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DWise1_AOL

Is "Belief in a Supreme Being" an Actual Rule by Now?

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Earlier I asked about how an atheist can have religious beliefs since religion implies the belief in and worship of a superhuman controlling power.

 

Really? That would be news to a whole bunch of Buddhist (and a bunch of people of quite a few other faiths). Though I guess you could be one of those people that don't believe Buddhism is a real religion.

Although, if you think about it, compared to most of us, Buddha was superhuman

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Earlier I asked about how an atheist can have religious beliefs since religion implies the belief in and worship of a superhuman controlling power.

 

Really? That would be news to a whole bunch of Buddhist (and a bunch of people of quite a few other faiths). Though I guess you could be one of those people that don't believe Buddhism is a real religion.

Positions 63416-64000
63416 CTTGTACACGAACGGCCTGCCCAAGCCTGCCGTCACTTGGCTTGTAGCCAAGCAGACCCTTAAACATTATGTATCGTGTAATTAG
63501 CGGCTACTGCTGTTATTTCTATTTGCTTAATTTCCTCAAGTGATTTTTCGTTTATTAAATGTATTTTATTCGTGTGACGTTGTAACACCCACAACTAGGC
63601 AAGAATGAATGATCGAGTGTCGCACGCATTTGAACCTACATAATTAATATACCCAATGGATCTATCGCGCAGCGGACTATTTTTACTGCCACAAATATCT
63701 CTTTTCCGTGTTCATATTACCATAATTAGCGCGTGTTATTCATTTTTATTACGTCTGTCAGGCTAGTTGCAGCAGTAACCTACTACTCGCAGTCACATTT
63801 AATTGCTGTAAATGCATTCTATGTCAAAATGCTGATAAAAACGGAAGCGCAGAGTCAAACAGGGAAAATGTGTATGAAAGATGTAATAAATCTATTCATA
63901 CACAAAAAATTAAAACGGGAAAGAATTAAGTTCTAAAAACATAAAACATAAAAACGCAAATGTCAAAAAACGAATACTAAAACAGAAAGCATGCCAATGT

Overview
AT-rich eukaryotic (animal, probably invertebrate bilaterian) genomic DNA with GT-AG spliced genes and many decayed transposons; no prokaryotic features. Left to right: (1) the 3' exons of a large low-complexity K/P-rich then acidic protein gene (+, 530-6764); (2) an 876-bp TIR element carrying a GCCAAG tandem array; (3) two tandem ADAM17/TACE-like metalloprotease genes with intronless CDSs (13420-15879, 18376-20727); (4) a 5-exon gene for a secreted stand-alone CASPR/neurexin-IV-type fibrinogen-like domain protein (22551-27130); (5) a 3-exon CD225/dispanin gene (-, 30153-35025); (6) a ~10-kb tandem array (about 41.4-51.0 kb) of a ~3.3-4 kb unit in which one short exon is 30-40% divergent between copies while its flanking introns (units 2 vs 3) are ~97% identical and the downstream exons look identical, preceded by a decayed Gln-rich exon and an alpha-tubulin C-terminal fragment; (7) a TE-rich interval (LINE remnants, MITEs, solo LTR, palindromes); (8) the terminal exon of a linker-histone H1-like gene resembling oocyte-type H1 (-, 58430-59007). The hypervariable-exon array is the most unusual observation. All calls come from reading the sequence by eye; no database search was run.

Buddha understood there were/are many gods. He just didn't believe thwere was/is a creator god. Anyway, what does an atheist believe in? Anything?

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Earlier I asked about how an atheist can have religious beliefs since religion implies the belief in and worship of a superhuman controlling power.

 

Really? That would be news to a whole bunch of Buddhist (and a bunch of people of quite a few other faiths). Though I guess you could be one of those people that don't believe Buddhism is a real religion.

Boomerscout, I believe lots of things. Gods are not on that list.